Is Acceptance of Evolution Evil? (2016)
Most religious arguments against biological evolution consist of statements of (putative) facts or of denials unsupported by facts. However, one species of attack on evolution consists of ethical criticism. In the present essay I will describe, analyze, and respond to one such attack—that presented in the book The Battle for the Beginning by Reverend John MacArthur (MacArthur, 2001), a work popular among Christian biblical literalists. In what follows page citations refer to this book unless otherwise stated. Comments about this work may apply also to other, similar criticisms.
For fuller understanding of MacArthur's arguments, it is important to know that none of them is new. The present attack by American Christian fundamentalists on the concept of evolution began after the First World War. Then, as now, it focused on preventing the teaching of biological evolution in public schools and colleges. The notorious 1925 trial in Dayton, Tennessee—of high school teacher John Scopes for violating a state law against teaching evolution—is just the best-known instance of the suppression of education by biblical literalists. The precedents of MacArthur's views are described in two 1920s responses to the attack on evolution: Charles Sprading's Science Versus Dogma (Sprading, 1925) and Maynard Shipley's The War on Modern Science (Shipley, 1927).
One should note at the outset that the ethical criticisms considered here are different in kind from arguments against the logic, explanatory power, or scientific validity of theories of evolution. The ethical criticisms do not attack the rationality of those theories, but instead impute to them immorality and harmfulness—namely by alleging propositions about the consequences of accepting evolution as a fact (or of believing that theories of evolution are true). These propositions, unlike the ethical value judgments themselves, are subject to assessment in terms of their truth and logic.
MacArthur makes seven chief assertions about the ethical consequences of acceptance of evolution. I will now evaluate each of these in turn.
1. Naturalism, and Particularly Its Acceptance of Evolution, Entails an Absence of Morality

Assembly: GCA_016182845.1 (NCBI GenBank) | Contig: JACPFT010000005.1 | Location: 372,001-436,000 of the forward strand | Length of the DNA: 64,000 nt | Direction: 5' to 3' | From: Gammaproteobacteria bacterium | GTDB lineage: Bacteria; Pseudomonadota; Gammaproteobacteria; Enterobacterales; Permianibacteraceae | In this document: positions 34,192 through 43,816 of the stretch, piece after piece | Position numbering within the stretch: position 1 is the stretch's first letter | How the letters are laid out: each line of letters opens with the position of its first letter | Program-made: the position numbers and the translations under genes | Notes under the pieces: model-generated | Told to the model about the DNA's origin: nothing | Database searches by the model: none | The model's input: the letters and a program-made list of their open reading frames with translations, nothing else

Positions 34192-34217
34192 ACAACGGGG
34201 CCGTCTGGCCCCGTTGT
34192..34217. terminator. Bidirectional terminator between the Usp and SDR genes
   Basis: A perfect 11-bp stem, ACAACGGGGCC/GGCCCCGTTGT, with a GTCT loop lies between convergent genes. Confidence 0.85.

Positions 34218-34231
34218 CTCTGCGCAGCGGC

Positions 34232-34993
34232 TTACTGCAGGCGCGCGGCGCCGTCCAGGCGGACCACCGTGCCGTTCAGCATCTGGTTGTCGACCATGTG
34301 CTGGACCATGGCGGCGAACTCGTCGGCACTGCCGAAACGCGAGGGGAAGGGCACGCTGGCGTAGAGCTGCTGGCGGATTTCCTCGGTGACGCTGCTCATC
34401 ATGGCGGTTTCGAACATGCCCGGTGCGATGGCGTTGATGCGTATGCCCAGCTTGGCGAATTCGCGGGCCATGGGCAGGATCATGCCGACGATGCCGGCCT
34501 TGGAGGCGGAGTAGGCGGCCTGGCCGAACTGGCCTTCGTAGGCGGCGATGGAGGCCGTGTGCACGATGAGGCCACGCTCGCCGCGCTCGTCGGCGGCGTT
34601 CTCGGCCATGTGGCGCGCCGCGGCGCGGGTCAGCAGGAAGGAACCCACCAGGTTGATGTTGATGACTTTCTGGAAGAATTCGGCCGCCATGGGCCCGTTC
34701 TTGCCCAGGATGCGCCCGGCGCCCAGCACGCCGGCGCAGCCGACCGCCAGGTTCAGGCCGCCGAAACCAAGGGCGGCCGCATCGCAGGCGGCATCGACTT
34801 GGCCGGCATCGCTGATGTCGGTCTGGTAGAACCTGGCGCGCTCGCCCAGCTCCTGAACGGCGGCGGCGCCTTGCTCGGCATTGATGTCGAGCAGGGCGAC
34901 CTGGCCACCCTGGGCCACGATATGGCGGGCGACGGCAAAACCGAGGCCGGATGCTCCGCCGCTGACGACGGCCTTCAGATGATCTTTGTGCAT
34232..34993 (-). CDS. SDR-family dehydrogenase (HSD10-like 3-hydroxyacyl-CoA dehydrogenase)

MacArthur makes two kinds of statements on this matter. The first consists of allegations that naturalism removes the basis of morality. Here are some representative examples:
[Naturalism] erases all moral and ethical accountability.... If the impersonal cosmos is all there is, all there ever was, and all there ever will be, then morality is ultimately moot. If there is no personal Creator to whom humanity is accountable and if the survival of the fittest is the governing law of the universe, all the moral principles that normally regulate the human conscience are ultimately groundless. (p. 15)
Having already rejected the God revealed in Scripture and embraced instead pure naturalistic materialism, the modern mind has no grounds whatsoever for holding to any ethical standard, no reason whatsoever for esteeming "virtue" over "vice," and no justification whatsoever for regarding human life as more valuable than any other form of life. (p. 17)
[Evolutionary theory] means that impersonal matter is the ultimate reality.... Goodness, and evil are ... merely theoretical notions with no real meaning or significance. (p. 43)
The second class of statements asserts that accepting naturalistic evolution in fact causes people to abandon morality. MacArthur writes, for instance:
Moral chaos ... results from naturalism. (p. 19)
By embracing evolution, modern society aims to do away with morality, responsibility, and guilt. (p. 25)
We are witnessing the abandonment of moral standards.... These trends are directly traceable to the ascent of evolutionary theory. (p. 32)
MacArthur's 1920s predecessors similarly asserted that evolution abolished the ground of morality and resulted in immoral behavior: